A terminally ill bride-to-be refused to let a rare type of incurable cancer stop her from marrying the love of her life.
In hospice, surrounded by loved ones, Madisonville, Tennessee, resident Ronda Bivens married the father of her two young children Thursday in an impromptu service organized by family and friends.
“She wanted to have a beautiful wedding, and I wanted to give her that,” Ronda’s husband, Matt Mager, told HuffPost.
Ronda’s best friend, Amanda Dalton, was among those who helped organize the nuptials.
“It was friends calling friends, getting everything together,” said Dalton, who helped get Ronda into a donated wedding dress. “We called the county clerk’s office ― they sent someone out ― and we got a preacher. It happened literally within a couple hours once we got it rolling.”
Ronda’s wedding day, which was also her 28th birthday, came after more than a year of chemotherapy, radiation and the amputation of her right leg, with Matt all the while by her side.
“He is like one of a kind,” said Dalton. “He’s been there nonstop for her since the beginning. He loves her unconditionally. That’s the truth.”
Doctors in February 2016 diagnosed a lump on Ronda’s ankle as epithelioid sarcoma, a rare type of a cancer that affects only 1 in 2.5 million people. Unfortunately, doctors years earlier had misdiagnosed the lump ― first as tendinitis and then as a torn tendon, Matt said.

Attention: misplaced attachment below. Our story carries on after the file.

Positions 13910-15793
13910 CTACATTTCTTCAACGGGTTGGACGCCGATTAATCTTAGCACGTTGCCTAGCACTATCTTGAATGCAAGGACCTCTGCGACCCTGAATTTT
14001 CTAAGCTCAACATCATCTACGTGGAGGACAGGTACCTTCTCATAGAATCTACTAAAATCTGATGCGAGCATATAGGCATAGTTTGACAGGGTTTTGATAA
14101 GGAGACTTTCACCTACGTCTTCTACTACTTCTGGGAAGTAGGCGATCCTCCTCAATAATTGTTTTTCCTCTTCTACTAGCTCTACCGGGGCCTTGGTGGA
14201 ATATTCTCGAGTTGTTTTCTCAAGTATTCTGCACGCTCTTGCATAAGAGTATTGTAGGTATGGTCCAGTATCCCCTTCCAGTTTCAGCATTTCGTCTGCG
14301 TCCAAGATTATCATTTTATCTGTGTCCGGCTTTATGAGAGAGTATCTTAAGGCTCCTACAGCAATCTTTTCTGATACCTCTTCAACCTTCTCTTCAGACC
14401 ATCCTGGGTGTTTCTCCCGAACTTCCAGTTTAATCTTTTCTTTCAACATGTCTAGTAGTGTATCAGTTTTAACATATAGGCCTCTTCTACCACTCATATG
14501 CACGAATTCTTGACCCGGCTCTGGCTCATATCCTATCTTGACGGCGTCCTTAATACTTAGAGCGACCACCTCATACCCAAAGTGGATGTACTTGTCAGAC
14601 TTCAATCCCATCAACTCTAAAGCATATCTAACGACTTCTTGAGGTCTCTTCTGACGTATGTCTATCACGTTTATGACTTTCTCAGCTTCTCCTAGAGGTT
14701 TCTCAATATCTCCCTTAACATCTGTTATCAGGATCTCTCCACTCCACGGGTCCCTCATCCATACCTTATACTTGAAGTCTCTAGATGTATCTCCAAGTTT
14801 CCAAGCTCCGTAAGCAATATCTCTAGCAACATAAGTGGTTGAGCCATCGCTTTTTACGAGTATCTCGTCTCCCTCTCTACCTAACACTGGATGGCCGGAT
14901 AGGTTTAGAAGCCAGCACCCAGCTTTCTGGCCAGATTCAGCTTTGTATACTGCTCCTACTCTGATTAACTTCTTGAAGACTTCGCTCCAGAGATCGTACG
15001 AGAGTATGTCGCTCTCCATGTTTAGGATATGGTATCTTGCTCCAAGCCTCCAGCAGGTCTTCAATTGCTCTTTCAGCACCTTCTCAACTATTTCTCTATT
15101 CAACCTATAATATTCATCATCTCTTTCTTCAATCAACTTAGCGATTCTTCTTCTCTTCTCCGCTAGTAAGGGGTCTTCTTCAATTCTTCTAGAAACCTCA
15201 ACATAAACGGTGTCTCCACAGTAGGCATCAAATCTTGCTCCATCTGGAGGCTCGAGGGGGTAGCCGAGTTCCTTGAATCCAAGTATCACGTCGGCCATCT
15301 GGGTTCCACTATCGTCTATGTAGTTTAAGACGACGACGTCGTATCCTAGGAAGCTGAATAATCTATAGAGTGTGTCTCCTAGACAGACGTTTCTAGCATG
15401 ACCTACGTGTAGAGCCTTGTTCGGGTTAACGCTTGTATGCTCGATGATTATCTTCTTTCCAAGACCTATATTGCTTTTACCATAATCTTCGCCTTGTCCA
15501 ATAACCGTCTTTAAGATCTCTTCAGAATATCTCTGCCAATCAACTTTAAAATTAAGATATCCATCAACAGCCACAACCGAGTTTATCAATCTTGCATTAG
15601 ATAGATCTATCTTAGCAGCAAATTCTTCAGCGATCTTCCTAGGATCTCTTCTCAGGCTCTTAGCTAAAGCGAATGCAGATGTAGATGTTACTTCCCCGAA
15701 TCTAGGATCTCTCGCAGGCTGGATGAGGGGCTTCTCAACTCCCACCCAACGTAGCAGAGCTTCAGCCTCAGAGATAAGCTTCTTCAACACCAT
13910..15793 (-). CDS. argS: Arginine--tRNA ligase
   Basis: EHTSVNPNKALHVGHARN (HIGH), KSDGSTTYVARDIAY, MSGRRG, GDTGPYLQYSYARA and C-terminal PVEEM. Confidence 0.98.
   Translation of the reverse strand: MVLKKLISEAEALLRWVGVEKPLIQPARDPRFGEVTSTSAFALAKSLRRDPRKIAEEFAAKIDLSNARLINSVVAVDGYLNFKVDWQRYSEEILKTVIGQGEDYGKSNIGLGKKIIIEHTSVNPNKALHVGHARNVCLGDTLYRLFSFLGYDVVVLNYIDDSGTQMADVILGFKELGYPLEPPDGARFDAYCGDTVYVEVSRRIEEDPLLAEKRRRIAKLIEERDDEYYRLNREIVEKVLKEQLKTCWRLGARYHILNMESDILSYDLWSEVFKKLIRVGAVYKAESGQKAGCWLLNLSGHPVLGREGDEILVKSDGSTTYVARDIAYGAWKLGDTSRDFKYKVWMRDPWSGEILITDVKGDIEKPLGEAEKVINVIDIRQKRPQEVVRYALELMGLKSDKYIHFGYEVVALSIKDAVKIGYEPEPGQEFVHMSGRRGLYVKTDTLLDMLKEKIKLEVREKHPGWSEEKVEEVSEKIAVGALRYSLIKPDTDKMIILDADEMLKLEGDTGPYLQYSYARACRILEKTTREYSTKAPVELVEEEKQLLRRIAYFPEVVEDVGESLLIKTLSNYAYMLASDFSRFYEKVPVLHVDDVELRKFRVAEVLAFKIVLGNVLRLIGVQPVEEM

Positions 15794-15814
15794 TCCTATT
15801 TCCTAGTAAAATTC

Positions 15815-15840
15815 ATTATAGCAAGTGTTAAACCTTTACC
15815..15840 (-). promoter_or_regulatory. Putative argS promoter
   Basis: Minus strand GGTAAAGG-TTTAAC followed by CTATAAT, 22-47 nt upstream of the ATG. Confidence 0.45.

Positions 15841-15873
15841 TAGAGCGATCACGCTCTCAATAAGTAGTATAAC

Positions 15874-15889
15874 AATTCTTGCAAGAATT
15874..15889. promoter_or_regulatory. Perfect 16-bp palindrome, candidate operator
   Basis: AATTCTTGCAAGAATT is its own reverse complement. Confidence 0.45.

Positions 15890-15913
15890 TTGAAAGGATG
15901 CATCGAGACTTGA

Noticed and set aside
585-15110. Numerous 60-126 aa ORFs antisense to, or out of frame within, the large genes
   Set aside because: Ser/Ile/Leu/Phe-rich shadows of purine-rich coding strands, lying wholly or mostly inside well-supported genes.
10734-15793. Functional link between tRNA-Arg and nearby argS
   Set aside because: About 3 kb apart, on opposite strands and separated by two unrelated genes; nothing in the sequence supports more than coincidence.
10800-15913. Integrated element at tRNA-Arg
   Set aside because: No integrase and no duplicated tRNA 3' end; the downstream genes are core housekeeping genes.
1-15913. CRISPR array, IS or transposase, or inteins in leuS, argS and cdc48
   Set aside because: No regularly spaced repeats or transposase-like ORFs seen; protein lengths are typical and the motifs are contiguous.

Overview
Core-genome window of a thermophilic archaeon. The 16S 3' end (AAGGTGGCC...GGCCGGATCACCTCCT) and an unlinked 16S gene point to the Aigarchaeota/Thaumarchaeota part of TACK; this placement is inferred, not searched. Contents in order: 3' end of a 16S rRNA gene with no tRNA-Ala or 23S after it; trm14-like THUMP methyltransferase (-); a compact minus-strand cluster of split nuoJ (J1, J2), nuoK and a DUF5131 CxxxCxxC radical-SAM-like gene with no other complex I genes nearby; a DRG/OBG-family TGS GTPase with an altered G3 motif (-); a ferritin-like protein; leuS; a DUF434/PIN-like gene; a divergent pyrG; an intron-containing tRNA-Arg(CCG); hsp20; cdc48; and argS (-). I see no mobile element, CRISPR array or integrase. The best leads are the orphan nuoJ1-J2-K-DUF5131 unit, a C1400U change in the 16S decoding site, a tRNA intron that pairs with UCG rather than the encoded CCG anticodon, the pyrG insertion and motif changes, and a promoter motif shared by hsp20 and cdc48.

Ronda’s doctors amputated her leg in May 2016, but by then the cancer had spread to her lungs.
“They told us right off the bat there was no cure,” Matt said. “They said, ‘We can just do what helps.’ But everything they’ve done has just made it worse. It’s financially wrecked us, and I’ve had a front row seat to my best friend dying. It’s the hardest thing I’ve ever done. It’s very emotional.”
Because epithelioid sarcoma is so rare, it’s not a disease doctors were aware of until the 1970s, and even today many doctors are reportedly not as familiar with it as perhaps they should be.
In an online post after her diagnosis, Ronda urged anyone who comes across a lump or bump to take it seriously.
“Never in a million years would I or anyone else thought this would be cancer but it is,” she wrote. “So please everyone, if you find a bump of any sort go to the doctor. Go to a bunch of doctors for second opinions. Maybe if I did, instead of believing all these other misdiagnoses, things would be different.”
When her condition worsened last week, Ronda was admitted to the intensive care unit at Vanderbilt University Medical Center in Nashville, where the couple received devastating news: Her cancer had spread to her brain.
“The doctor told us they found a tumor on her brain and the cancer had basically taken over her lungs,” Matt said. “They said the left lung had stopped…